In addition to having town hall meetings and peaceful protest rallies to persuade UPMC and Highmark to not let the two companies’ “consent decree” expire, activists enlisted the support of politician allies, such as Allegheny County controller Chelsa Wagner and Pennsylvania state representative Sara Innamorato, Summer Lee and Ed Gaines. “InHospitable” includes footage of these citizens meeting with lawmakers in the Pennsylvania state capital of Harrisburg. The documentary also shows other people who helped bring attention to this problem, including Pennsylvania Health Access Network patient advocate Erin Ninehouser and Pittsburgh Tribune-Review reporter Natasha Lindstrom.

“InHospitable” brings up the issue of racial and socioeconomic inequalities in U.S. healthcare, by mentioning how UPMC shut down its only hospital in Pittsburgh’s Braddock borough (which is populated by mostly African Americans, many of them low-income) in 2009. UMPC’s official reason for the shutdown was that the hospital wasn’t making enough money, which contradicts the main purpose of a non-profit. However, UPMC opened up a new hospital called UPMC East in a more affluent, mostly white neighborhood at a cost that was higher than it would have cost to keep UPMC’s Braddock hospital open.

Chuck Grassley, a U.S. Senator from Iowa, comments in the documentary: “The I.R.S. ought to be policing whether the non-profit organizations are really being non-profit, and are they carrying out the responsibilities under non-profit [laws].” Zack Cooper, a healthcare economist at Yale University, says that most healthcare economists believe many of these healthcare affordiability problems would be better solved if the U.S. government had better regulation of non-profit hospital finances.

In the meantime, “InHospitable” gives a very powerful chronicle of how everyday people in western Pennsylvania stood up for their rights against what seemed like big-business odds stacked against them. Vicki Arnett and Bodick are particularly passionate and outspoken when they speak to a crowd. If the documentary singles out any “villain,” it’s Jeffrey Ronoff, the CEO of UPMC. Bodick doesn’t mince words by saying that much of the UPMC problem with Highmark was caused “by his greed … This is a nightmare for people.” Ronoff declined to be interviewed for “InHospitable,” but the documentary includes some archival video clips of interviews that he did in 2009 and 2015.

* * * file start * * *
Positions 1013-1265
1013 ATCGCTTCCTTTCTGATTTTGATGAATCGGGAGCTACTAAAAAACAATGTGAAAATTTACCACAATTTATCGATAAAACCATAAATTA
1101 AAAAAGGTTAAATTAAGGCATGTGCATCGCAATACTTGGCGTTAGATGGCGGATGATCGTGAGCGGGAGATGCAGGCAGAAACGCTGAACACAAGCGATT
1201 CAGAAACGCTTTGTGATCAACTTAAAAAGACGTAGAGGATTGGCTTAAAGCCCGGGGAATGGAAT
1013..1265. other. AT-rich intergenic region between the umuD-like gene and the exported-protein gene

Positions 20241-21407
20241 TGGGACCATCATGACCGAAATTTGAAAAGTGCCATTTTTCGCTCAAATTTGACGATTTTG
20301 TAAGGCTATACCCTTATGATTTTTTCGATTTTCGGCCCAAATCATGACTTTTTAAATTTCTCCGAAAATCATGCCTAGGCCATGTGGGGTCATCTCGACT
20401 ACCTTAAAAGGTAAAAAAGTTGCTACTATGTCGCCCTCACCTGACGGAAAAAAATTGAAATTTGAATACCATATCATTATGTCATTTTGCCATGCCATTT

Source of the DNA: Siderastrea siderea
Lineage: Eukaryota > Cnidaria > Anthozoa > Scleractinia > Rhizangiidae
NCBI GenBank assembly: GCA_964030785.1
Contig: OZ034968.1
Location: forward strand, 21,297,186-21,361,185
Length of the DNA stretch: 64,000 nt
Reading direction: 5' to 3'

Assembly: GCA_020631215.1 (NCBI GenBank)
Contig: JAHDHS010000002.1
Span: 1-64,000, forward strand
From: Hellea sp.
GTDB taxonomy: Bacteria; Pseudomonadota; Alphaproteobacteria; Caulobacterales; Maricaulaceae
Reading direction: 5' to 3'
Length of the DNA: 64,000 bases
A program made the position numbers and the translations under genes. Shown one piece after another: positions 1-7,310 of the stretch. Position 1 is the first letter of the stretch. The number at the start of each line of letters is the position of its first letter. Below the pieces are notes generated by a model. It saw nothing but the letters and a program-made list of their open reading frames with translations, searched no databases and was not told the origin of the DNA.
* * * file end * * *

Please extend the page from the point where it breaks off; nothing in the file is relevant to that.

An epilogue in “InHospitable” mentions that major non-profit healthcare groups—including UPMC, Highmark and the American Hospital Association (AHA) declined or did not respond to requests to participate in the documentary. AHA referred the “InHospitable” filmmakers to Charles River Associates, a consulting firm hired by the AHA to conduct a study on hospital consolidation. Charles River Associates executives Monica Noether and Sean May, who are interviewed in the documentary, say that consolidation exists to lower costs. But “InHospitable” questions if those lower costs are actually passed down to the patients.

The documentary also mentions that after hospital consolidations, the hospital’s non-management employees typically experience salaries decreases. (By contrast, upper-management employees at non-profit hospitals usually experience salary increases after hospital consolidations.) One of the highlights of the film is footage from a protest outside UPMC Montefiore over these lower wages and UPMC’s Highmark insurance ban. Another standout part of the documentary shows how protestors peacefully demanded to attend a UPMC Montefiore board meeting, even when officials decided at the last moment that only those who RSVP’ed would be able to attend.

Other people interviewed or featured in the documentary include medical doctor Elisabeth Rosenthal, author of “An American Sickness”; medical doctor Robert Pearl, former CEO of the Permanente Group; Ginny Bell, who is McCracken’s wife; Joe Bodick, who is Evie Bodick’s husband; Braddock resident/documentarian Tony Buba; Pat Busu, former White House advisor/co-founder of Doctor on Demand; cardiologist Dale Owen, CEO of Tyron Medical Partners; UPMC Presbyterian adminstrative assistant Nila Payton; medical doctor Farzad Mostashari, CEO and primary care expert at Aledade.

Sadly, one of the patients in “InHospitable” did not live to see this documentary released. Maurice Arnett passed away on May 8, 2020, at the age of 54. As much information that “InHospitable” packs in about the healthcare industry, the documentary never loses sight of the real people who are directly affected by healthcare industry problems.

“InHospitable” includes the outcome of the UPMC/Highmark conflict in 2019, and has additional footage from 2020 that addresses the COVID-19 pandemic. However, do not mistake “InHospitable” as a documentary that will become outdated, because it is a foreshadowing of what more people in America will experience if more hospitals make health insurance become a hindrance, not a help, to people who need health care.

Abramorama released “InHospitable” in select U.S. cinemas on September 30, 2022.